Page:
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Copyright 2007 by the author(s). Published here under license by the Resilience Alliance. Abella, S. R., W. W. Covington, P. Z. Ful, L. B. Lentile, A. J. Snchez Meador, and P. Morgan. 2007.
 

Summary: Copyright © 2007 by the author(s). Published here under license by the Resilience Alliance.
Abella, S. R., W. W. Covington, P. Z. Fulé, L. B. Lentile, A. J. Sánchez Meador, and P. Morgan. 2007.
Past, present, and future old growth in frequent-fire conifer forests of the western united states. Ecology and
Society 12(2): 16. [online] URL: http://www.ecologyandsociety.org/vol12/iss2/art16/
Synthesis, part of a Special Feature on The Conservation and Restoration of Old Growth in Frequent-fire
Forests of the American West
Past, Present, and Future Old Growth in Frequent-fire Conifer Forests of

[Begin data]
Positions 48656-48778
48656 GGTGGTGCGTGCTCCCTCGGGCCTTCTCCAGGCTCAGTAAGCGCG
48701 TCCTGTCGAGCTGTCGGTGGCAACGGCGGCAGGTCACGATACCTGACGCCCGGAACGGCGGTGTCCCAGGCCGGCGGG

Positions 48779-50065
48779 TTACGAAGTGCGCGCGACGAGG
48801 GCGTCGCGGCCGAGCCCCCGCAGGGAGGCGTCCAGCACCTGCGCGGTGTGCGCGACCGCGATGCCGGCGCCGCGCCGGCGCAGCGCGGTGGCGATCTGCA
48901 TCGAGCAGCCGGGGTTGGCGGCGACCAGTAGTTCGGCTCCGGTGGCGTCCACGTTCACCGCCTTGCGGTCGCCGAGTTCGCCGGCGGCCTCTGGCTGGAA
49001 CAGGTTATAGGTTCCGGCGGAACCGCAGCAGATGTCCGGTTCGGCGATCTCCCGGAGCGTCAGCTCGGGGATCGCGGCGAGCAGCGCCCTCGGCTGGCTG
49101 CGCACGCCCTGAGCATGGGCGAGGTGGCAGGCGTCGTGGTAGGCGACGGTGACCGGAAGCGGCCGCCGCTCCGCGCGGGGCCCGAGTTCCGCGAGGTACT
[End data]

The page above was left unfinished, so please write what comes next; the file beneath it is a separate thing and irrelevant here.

the Western United States
Scott R. Abella 1
, W. Wallace Covington 2,3
, Peter Z. Fulé 2,3
, Leigh B. Lentile 4
,
Andrew J. Sánchez Meador 5
, and Penelope Morgan 4
ABSTRACT. Old growth in the frequent-fire conifer forests of the western United States, such as those containing
ponderosa pine (Pinus ponderosa), Jeffrey pine (P. jeffreyi), giant sequoia (Sequioa giganteum) and other species,
has undergone major changes since Euro-American settlement. Understanding past changes and anticipating future
changes under different potential management scenarios are fundamental to developing ecologically based fuel
reduction or ecological restoration treatments. Some of the many changes that have occurred in these forests include

  

Source: Abella, Scott R. - School of Life Sciences, University of Nevada at Las Vegas

 

Collections: Environmental Sciences and Ecology